Success is not for the faint of heart. It requires long nights and even longer days, significant sacrifices that extend far beyond what a bank account can offer, and so many moments of disappointment you will begin to lose count of the exact number. Success will demand the majority of your energy, time, and every piece of resilience you can scrounge up. And that’s just the chase.
What happens when you actually attain some level of success and reach your goals? Research shows that our culture thrives on goals. Every new quarter, companies stress the importance of “goal this”, “quota that”, and live in turmoil over the months that await to confirm loss or profit. Every new year, we proclaim our personal and professional transformations that will take place. Every hopeful job interviewee is asked to elaborate on their long-term goals. And rightfully so, the act of setting goals and working toward them requires the presence of our best attributes. This habit of showing up in our daily lives as our “best selves” in order to work toward our goals does tend to lead to feelings of happiness and higher levels of self-esteem.
However, these positive feelings are not sustainable. Eventually, we will reach our goals. That is the point of creating them in the first place, right? Then all the drive and purpose that kept us striving will come to a jolting stop. So, the come-down sets in. Many coaches and trainers often see that clients feel empty or depressed after achieving the success of their greatest goal. The sentiment is this: “Well not what?”
This is a phenomenon that many success-oriented individuals can relate to. We attach profound meaning to our goals, associating their significance with our own value as human beings. We believe that either the success or failure of our goals translates to whether we are a success or failure as a person. So much of our self-view and self-appraisal is tied up in our goals. Thus, when the psychological high of reaching a goal wears off, we immediately must create a new, more challenging one. You can probably start to see how this cycle can never truly lead our souls to fulfillment.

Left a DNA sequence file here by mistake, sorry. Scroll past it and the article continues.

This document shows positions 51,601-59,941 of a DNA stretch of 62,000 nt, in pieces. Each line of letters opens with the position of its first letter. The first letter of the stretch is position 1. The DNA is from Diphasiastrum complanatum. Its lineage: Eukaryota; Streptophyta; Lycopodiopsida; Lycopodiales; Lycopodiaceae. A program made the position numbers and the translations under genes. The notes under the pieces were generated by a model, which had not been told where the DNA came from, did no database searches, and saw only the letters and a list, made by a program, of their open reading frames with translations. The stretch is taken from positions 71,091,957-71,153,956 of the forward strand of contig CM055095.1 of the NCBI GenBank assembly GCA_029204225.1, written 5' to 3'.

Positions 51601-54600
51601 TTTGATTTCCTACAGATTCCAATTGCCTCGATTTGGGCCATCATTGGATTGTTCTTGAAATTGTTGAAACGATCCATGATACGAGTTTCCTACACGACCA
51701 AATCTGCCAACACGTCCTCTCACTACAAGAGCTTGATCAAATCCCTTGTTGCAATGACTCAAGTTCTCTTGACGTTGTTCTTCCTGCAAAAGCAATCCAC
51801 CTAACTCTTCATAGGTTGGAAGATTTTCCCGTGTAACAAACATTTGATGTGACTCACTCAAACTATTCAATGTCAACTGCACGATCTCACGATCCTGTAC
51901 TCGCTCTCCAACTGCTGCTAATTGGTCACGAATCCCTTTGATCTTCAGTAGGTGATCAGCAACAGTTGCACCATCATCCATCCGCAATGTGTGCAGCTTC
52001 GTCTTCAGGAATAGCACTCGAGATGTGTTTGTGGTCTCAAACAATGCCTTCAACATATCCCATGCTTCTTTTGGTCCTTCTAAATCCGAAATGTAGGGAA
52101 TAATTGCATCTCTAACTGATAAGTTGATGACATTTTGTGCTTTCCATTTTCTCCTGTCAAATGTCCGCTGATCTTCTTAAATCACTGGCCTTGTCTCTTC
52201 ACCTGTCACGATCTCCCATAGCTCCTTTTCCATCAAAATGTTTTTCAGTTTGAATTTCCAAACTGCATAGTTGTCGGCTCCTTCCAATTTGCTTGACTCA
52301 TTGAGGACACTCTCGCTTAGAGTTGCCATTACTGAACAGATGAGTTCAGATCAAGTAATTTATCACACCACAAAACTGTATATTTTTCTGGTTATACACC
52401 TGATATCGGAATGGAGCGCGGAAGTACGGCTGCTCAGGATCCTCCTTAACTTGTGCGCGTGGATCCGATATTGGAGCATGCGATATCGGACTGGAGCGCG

So instead of defining your success by the end result of a goal, what if you defined it by the growth and pleasure you experienced during the journey of chasing it? Instead of asking yourself if you achieved your goal, ask yourself who you met along the way that influenced and inspired you. Ask yourself what you know now that you didn’t know when you started. Examine what you gained in experience and knowledge that can not only help you in the future, but perhaps can help others who are taking their first steps down the path you just traveled.
Mark Cuban, billionaire entrepreneur and Mavericks owner, shared that one of the happiest times in life was when he was broke and living in a 3-bedroom Dallas apartment with 6 guys. Bill Gates defines his success by how he helps those in need. He even elaborates to include raising children as one of the greatest sources of success any person can achieve. On behalf of anyone who has ever played a role in raising a child, including all step-parents, grandparents, siblings, neighbors, volunteers, and all others in “the village,” thank you, Bill. So, if billionaires whose names are synonymous with the word success believe in creating their own definition of it, why shouldn’t the rest of us?